Let’s Talk Protein.
Posted by runningawaywithme
As many of you already know Protein is a very important macronutrient and even more important if you are weight training, are a runner or any kind of athlete for that matter. Your body needs it. Let me break down in a little more detail exactly what Protein is and what it does for you.
Proteins are made up of Amino Acids, you can also think of Amino Acids as building blocks. Some Amino Acids cannot be made within our bodies. The Amino Acids that cannot be made within our bodies are called Essential Amino Acids. They are called Essential because it is essential that our bodies have them.
When referring to Nutrition and what we eat we have two categories, Complete Proteins and Incomplete Proteins. The difference between the two are as follows:
Complete Proteins: These provide ALL of the essential amino acids, you may also have heard them called high quality proteins. Some examples of high quality proteins are your meats, fishes, eggs, poultry, milk and cheese. CHEESE!! OMG, I love cheese!
Incomplete Proteins: It does not contain all the amino acids, it could be missing one or a few(think plant based). Two quick examples would be something like rice and beans. If eaten separately they are both lacking amino acids to make it a complete protein, however, if you eat them together (like us Latinos) you will then get a more adequate amount of amino acids. One interesting fact I found out was that you do NOT indeed need to eat incomplete proteins together to form a complete at one sitting, you can eat them throughout the day and your body will combine them naturally (http://www.cdc.gov/nutrition/everyone/basics/protein.html).
If you follow that link you will also see down at the bottom it gives recommended daily amounts of protein broken down by age. Please try and remember that those are baseline numbers, especially if we are talking about athletes, body builders etc.. At which point I say amounts of protein may vary, but like I have said in previous post 1g per protein by bodyweight is a good rule of thumb (however, with that being said, take into account that I lift weights and I am active. If you are sedentary and do very little in terms of exercise, you can scale that number back to about .8grams). I am 140lbs and I take in roughly 140 grams of protein daily. Some days I take in more and some less, but by weeks end I typically go by a daily average of about 135-140 grams. Which leads me to the next topic of, can you get too much protein and how does the body break it down.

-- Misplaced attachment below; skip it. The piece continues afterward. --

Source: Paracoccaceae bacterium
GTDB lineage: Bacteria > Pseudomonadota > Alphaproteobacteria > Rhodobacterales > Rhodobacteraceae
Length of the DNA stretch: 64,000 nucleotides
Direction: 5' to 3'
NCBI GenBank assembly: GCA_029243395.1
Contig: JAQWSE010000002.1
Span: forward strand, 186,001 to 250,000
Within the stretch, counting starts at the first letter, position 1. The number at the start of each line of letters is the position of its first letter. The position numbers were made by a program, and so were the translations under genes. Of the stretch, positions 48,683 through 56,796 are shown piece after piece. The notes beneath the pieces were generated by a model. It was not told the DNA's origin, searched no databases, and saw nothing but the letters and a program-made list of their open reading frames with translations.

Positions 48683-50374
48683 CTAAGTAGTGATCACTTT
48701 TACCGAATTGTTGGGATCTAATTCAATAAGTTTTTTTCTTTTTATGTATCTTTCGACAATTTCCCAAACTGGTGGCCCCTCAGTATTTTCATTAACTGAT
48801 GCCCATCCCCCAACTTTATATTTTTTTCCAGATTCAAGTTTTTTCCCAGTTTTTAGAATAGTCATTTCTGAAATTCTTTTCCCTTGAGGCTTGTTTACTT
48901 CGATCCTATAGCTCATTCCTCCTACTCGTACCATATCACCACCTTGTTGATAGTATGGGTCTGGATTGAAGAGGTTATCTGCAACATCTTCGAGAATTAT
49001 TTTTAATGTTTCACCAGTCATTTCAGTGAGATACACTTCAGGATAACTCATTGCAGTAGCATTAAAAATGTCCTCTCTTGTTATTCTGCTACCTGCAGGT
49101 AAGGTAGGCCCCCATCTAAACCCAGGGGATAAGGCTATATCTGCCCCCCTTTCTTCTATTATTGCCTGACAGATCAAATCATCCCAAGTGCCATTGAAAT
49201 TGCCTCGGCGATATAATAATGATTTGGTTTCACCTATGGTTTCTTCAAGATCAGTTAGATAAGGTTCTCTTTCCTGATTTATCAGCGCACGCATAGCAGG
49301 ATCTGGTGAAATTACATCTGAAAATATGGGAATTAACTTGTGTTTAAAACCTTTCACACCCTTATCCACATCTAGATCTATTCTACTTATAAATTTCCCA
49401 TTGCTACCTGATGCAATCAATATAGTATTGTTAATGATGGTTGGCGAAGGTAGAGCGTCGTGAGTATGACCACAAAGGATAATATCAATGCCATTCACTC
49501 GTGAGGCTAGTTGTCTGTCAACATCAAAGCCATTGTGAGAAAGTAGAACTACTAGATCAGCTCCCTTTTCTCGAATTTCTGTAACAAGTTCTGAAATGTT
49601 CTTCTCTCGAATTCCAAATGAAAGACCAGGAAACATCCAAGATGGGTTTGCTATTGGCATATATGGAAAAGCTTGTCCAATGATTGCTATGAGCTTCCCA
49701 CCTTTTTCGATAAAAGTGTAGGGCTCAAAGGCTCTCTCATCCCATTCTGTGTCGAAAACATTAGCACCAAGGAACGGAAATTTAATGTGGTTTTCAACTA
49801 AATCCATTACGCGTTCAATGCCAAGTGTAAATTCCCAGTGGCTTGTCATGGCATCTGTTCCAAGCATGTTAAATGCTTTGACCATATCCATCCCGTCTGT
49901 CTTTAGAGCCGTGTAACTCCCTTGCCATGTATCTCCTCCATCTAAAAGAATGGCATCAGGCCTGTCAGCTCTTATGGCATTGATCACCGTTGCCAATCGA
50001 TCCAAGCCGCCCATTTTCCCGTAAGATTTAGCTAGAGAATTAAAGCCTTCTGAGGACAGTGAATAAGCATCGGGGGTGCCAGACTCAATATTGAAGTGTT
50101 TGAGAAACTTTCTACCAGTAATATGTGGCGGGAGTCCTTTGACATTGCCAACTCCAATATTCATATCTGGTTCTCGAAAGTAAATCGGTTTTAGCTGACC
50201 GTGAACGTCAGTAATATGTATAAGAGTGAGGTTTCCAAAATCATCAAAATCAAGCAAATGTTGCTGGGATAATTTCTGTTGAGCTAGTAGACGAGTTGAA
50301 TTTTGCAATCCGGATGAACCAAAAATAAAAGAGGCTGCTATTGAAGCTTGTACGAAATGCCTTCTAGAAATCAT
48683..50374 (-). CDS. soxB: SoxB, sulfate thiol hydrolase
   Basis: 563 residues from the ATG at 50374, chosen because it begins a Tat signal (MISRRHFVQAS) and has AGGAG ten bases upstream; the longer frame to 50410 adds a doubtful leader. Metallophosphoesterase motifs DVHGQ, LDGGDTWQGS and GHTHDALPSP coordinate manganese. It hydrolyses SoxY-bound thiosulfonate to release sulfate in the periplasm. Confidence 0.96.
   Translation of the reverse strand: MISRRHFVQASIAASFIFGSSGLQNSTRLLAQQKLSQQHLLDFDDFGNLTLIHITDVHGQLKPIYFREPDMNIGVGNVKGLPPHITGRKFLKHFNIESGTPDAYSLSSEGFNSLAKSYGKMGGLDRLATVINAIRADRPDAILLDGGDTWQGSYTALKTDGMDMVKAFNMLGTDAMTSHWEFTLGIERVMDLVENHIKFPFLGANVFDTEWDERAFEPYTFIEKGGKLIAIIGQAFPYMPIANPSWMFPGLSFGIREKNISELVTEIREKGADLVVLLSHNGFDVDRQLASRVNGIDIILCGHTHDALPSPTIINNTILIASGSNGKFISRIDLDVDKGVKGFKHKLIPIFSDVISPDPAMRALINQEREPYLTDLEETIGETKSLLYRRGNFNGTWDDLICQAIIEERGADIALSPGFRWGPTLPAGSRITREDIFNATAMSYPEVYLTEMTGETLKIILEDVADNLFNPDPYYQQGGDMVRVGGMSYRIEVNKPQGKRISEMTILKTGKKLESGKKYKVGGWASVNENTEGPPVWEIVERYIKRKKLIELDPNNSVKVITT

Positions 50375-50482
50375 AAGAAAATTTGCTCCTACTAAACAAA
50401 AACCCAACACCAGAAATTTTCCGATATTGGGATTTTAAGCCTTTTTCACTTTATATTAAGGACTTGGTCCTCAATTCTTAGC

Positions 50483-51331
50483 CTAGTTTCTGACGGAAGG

Your body can digest and absorb about 95% of the protein you ingest. The rest is broken down (which is roughly 5%) and used in other energy pathways. The absorption happens at various rates. There is much controversy on how much or how little protein one actually needs, depending on who you talk to. Some would say that you only need as little as .91 grams/weight (I still stick by my .8). Do your research, trial and error with your intake a bit to figure out what is right for you.
More times than not, I am shocked when I hear people give me a break down of their daily intake and it is severely lacking in protein. What most people do not realize is that the majority of their diets are made up of carbs and fats. This is why I say it is very important to log your food for a while. This way you can see for yourself where your macronutrients are and where you are lacking or eating too much of. I realize some of you just don’t want to be bothered with it or could care less. I strongly caution you against this train of thought. Even if you are not looking to lose weight, don’t you at least want to know that you are fueling your body properly to ward off any future problems? Don’t you want to feel better? More energized? What have you got to lose? The 1/2 hour it may take you to find the food app on your phone and set it up? That’s it. After that, you are good to go. All you need to do is log your food as your day progresses, and the end of the day, it’s all there right in front of you. What you ate and what percentages of each macronutrient you consumed in your day. I mean then, it won’t be a question of why am I not losing, gaining, still hungry, not hungry etc..you just open up your handy dandy little app and evaluate what you need to do going forward.
I really want to help you help yourself. Next time, I will focus on carbohydrates, what they are, why we need them and the pros and cons of having too little or too much.
Oh! Before I go real quick. I get asked what the difference is between Whey Protein and Whey Isolate (these are protein supplements that may be used to get your protein requirements in for the day IN CONJUNCTION with the rest of your intake coming from whole foods).
Whey Protein- is the most popular and cheapest source out on the market. It is also the one we are most familiar with, and whey comes from milk, is the quickest and easiest for the body to digest. Whey contains between 70/80 % protein and roughly 5% comes from lactose (which is good to keep in mind for those of you who are lactose intolerant)
Isolates- These are more expensive and probably is the most purest of both forms, containing about 95% protein. They also contain little to no lactose and generally are lower in fat than whey.
Is one better than the other. In my opinion NO. Unless you have a lactose issue, go for the cheaper variety of whey. If you are a protein snob and are watching your fats AND you are lactose intolerant AND have money to just burn..sure, go for the isolate.